* agree on a common high-level API for queries, and possibly for schema queries/changes. Downside: who'd do the work and who'd agree on the result? The commercial vendors? Hardly.
* agree on a common binary data stream between client and server. Same downside, plus doesn't work for embedded servers.
Posted Sep 25, 2011 23:06 UTC (Sun) by jberkus (subscriber, #55561)
The thing is, we *already* have that. 80% of applications out there which interface with a SQL database use an ORM or similar high-level interface, and few ORMs support more than a couple of DBMSes. Developers are not using SQL to push data today.
Frankly, if database geeks took control of the ORMs and gave developers a user-friendly interface in their own language, it would be both better for developers and better for the databases. We could make sure that these interfaces *do the right thing* as far as database interfacing is concerned. The whole path of Call ORM --> Generate SQL String --> Parse SQL String --> Communicate Binary Protocol has at least one too many steps in it.
Couch and Mongo have gone partway there with JSON, but they're still essentially using intermediate query languages. And worse, BSON isn't even a standard anywhere, so it's completely non-portable.
Of course, we want to still support SQL as a direct interface for database geeks to do "advanced" work. But that's only about 10% of the database interaction out there. And I say this as a SQL expert.
Posted Sep 26, 2011 2:48 UTC (Mon) by raven667 (subscriber, #5198)
As you say, if each database engine wrote their own custom ORM then developers could write better queries and get better results more safely but it would increase lock-in which is not an unmitigated positive.
Posted Sep 21, 2011 23:59 UTC (Wed) by Cyberax (✭ supporter ✭, #52523)
That's why a separate fully-analyzable language is needed. FLWOR is a nice example because it's functional and fully reference-transparent. So optimization engine can backtrack through definitions and get the complete picture of what's happening. And then use tried-and-true join optimizations.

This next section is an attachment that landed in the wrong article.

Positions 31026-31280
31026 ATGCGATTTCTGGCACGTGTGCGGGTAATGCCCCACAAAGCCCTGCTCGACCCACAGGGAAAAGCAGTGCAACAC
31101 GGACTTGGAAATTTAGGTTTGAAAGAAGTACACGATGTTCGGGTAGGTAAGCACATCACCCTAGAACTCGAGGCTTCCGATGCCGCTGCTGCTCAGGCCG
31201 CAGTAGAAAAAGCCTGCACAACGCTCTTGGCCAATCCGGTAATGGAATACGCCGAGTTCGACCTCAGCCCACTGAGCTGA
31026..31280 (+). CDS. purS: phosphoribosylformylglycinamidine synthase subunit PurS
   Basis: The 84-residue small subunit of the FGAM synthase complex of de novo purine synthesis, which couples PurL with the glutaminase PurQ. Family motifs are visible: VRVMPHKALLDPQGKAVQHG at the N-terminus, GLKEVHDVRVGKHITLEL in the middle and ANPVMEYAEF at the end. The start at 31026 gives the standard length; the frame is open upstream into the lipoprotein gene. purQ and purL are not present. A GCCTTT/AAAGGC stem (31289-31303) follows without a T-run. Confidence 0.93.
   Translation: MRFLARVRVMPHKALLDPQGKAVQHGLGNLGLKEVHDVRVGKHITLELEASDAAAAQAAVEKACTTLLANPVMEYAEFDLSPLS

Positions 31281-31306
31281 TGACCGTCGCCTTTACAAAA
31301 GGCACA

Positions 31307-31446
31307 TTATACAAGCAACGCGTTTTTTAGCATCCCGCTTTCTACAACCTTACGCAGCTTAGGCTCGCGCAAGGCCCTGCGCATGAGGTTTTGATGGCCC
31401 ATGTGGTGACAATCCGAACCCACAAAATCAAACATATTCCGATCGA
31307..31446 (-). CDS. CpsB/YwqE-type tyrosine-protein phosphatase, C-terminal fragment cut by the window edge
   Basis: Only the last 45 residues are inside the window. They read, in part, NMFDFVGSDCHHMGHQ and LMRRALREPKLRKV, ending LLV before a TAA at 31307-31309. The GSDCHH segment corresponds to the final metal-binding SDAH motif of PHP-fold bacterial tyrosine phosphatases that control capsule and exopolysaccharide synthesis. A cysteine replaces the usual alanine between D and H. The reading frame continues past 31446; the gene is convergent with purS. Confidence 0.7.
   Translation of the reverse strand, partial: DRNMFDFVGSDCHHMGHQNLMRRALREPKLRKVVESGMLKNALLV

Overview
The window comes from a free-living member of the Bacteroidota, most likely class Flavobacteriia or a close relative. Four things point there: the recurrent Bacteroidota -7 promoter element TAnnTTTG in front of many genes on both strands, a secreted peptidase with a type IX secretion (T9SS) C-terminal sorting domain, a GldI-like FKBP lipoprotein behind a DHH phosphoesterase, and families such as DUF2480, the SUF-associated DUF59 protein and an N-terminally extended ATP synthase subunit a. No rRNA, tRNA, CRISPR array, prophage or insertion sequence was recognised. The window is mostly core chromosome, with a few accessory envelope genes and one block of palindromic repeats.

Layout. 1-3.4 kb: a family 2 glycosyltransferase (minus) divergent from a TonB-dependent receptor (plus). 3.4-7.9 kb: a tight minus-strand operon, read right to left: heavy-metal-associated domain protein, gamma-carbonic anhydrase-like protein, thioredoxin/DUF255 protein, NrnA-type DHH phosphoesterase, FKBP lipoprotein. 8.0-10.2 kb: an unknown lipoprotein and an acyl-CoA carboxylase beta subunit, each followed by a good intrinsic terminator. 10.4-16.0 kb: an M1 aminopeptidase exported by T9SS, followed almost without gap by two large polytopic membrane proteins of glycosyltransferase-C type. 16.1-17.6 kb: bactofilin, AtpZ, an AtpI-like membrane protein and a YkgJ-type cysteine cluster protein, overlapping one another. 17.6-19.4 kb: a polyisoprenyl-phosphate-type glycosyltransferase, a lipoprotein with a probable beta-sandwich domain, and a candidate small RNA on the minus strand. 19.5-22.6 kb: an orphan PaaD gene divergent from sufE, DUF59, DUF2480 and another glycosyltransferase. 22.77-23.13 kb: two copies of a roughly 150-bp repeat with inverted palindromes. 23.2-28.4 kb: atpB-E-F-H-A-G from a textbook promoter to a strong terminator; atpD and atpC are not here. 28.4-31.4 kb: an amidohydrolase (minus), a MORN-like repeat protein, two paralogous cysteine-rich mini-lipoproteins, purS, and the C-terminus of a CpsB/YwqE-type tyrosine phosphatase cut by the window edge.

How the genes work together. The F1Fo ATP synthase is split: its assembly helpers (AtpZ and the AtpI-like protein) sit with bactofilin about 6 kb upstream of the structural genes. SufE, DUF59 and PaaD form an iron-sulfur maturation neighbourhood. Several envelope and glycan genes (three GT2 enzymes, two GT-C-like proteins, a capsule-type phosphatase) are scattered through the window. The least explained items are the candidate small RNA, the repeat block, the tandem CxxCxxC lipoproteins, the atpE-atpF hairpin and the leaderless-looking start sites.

Posted Sep 22, 2011 19:43 UTC (Thu) by iabervon (subscriber, #722)
Posted Sep 22, 2011 20:08 UTC (Thu) by Cyberax (✭ supporter ✭, #52523)
Explicit query-construction API should express roughly the same ideas as the textual query representation.
Posted Sep 22, 2011 20:14 UTC (Thu) by dlang (✭ supporter ✭, #313)
different languages (and for that matter, different libraries for a single language) will want to represent the data in different ways.
it would be good to have a standard format that could eliminate the SQL injection type of vulnerability, but it's hard to think of anything that can take an arbitrary byte stream and use it in an arbitrary place in the statement, while still allowing multiple statements in one blob that would eliminate the problem
Posted Sep 30, 2011 18:43 UTC (Fri) by Baylink (subscriber, #755)
The answer is "you've never been 400ms away from your database engine, have you"?
Yes, the architecture of SQL is the way it is for a reason. You young whippersnappers (:-) have never run a database engine with an API interface across even a LAN, much less a WAN, so you forget both halves of the latency term of the equation, much less the data reduction of having *all* the intermediate work happen inside the server.
Copyright © 2013, Eklektix, Inc.
Comments and public postings are copyrighted by their creators.
Linux is a registered trademark of Linus Torvalds